A decision-maker persona is easy to create once you analyze your existing customer base or perform competitor research. The result of this research should allow you to learn about:
- Whom you should contact first. In startups, the first person you meet could be the decision-maker. If you are selling to enterprise businesses, you will encounter one or several gatekeepers – people standing between you and the decision-maker. Gatekeepers are usually personal assistants or lower-level managers who report to the decision-maker.
- What role and level of authority the decision-maker has. This is done by analyzing what role your existing customers have and by looking into the organizational charts of the companies they work for.
Once your buyer persona is ready, your lead generation department will use it to find prospective customers. After that, it is up to you or your sales team to go through leads and contact decision-makers. The best way to find accurate contact information is to find the business’s website or search on LinkedIn.
Tip: If you encounter a gatekeeper, do not ignore them because they have a high level of influence on the decision-maker. Developing and nurturing relationships with gatekeepers is equally important as with decision-makers.
4. Tap Into Emotions
Whether you are cold calling, cold mailing, or meeting the decision-maker face-to-face, your sales process must cater to the decision-maker's feelings and goals. Understanding which emotions drive the decision-maker to buy helps you design the best sales approach.
Here are some typical examples:
- Pride. The decision-maker takes pride in their company, and it is important to them to maintain a reputable brand image. You must show that your offer benefits the brand’s image and increases exposure and public influence.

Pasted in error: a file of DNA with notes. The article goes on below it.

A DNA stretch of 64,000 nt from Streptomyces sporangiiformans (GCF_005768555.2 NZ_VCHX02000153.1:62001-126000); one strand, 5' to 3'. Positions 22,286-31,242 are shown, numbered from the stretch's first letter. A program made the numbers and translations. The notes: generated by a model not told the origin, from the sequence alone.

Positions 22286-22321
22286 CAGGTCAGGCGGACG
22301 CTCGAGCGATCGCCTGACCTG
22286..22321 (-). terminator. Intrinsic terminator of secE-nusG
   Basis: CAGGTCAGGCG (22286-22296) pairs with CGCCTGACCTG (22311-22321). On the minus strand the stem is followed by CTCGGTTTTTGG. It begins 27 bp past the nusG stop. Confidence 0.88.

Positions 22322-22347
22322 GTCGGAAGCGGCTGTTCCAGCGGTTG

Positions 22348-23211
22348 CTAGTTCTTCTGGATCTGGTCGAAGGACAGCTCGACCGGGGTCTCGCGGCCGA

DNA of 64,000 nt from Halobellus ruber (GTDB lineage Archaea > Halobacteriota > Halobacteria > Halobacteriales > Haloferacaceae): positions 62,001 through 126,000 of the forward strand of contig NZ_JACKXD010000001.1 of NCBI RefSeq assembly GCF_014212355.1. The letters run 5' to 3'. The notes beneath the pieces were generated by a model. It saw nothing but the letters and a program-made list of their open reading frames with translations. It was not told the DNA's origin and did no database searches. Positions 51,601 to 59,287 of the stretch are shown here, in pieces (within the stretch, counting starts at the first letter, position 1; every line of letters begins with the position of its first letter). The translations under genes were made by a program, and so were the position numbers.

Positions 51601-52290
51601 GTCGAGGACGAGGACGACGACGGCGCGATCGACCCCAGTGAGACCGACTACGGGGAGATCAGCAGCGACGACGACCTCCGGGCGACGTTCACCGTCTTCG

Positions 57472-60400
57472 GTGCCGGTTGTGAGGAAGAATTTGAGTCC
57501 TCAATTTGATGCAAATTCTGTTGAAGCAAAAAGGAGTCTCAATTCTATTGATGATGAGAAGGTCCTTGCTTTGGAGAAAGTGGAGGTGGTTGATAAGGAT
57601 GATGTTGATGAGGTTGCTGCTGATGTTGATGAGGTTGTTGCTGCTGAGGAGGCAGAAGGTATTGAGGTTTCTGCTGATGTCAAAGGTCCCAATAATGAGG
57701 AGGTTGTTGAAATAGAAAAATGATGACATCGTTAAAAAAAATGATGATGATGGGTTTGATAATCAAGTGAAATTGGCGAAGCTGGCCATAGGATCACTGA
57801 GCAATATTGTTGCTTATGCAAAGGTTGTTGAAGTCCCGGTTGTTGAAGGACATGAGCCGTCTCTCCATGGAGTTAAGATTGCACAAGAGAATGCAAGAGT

- Altruism. The goal of the decision-maker is to help employees, team members, or clients. Show how your product can impact the lives of others.
- Fear. The decision-maker is concerned with the costs and risks of this investment. Assure them your product is worth the investment and present post-purchase support, such as insurance, risk covers, etc.
- Competitiveness. The decision-maker wants to beat the competition. Communicate how your product gives the brand a unique advantage on the market.
Invest in emotional intelligence training to learn how to recognize different emotions in decision-makers and tailor your approach to them.
5. Know Your Product
You cannot close sales if you do not know your product inside-out. Knowing everything about your product enables you to:
- Answer all product-related questions your customers ask.
- Demonstrate expertise and confidence in the product.
- Show you understand the customer’s struggles by highlighting the features of the product that alleviate them.
Communicate with all parties participating in product development to ensure you are completely familiar with your offer before pitching it.
6. Adopt a Problem-Solving Approach
The concept of sales is simple – a person has a problem and looks for the best product or service to solve it. In B2B, the problem is typically on a large scale, meaning it is either department- or company-wide. Because more people experience the problem, your duty as a seller is to find a solution that helps everyone involved.
For various reasons, not all companies and decision-makers will admit to having a problem. In that case, raise awareness about the issues your product addresses:
- Conduct thorough research about the company, especially the departments whose problems you can solve.
- Present your data and point out critical issues.
- Offer solutions that address those issues.
- Be specific about the results that will be achieved if these problems are solved.
That way, you will create a sense of urgency and prove knowledgeable and experienced enough to solve those problems.
Problems vary from one department or company to another, so there is no one-size-fits-all solution. Because of that, sellers with a problem-solving approach offer flexible and scalable solutions.
7. Share Case Studies
A case study is a summary of research results regarding the effectiveness of a tool or strategy in resolving a particular problem.
In B2B sales, case studies are typically posted by sellers to emphasize how their products or services helped resolve critical issues their buyers had. The goal is to provide social and expert proof which will convince prospective customers to consider buying from you. Buyers’ perspective on case studies is that if it works for one company, it might work for them, too.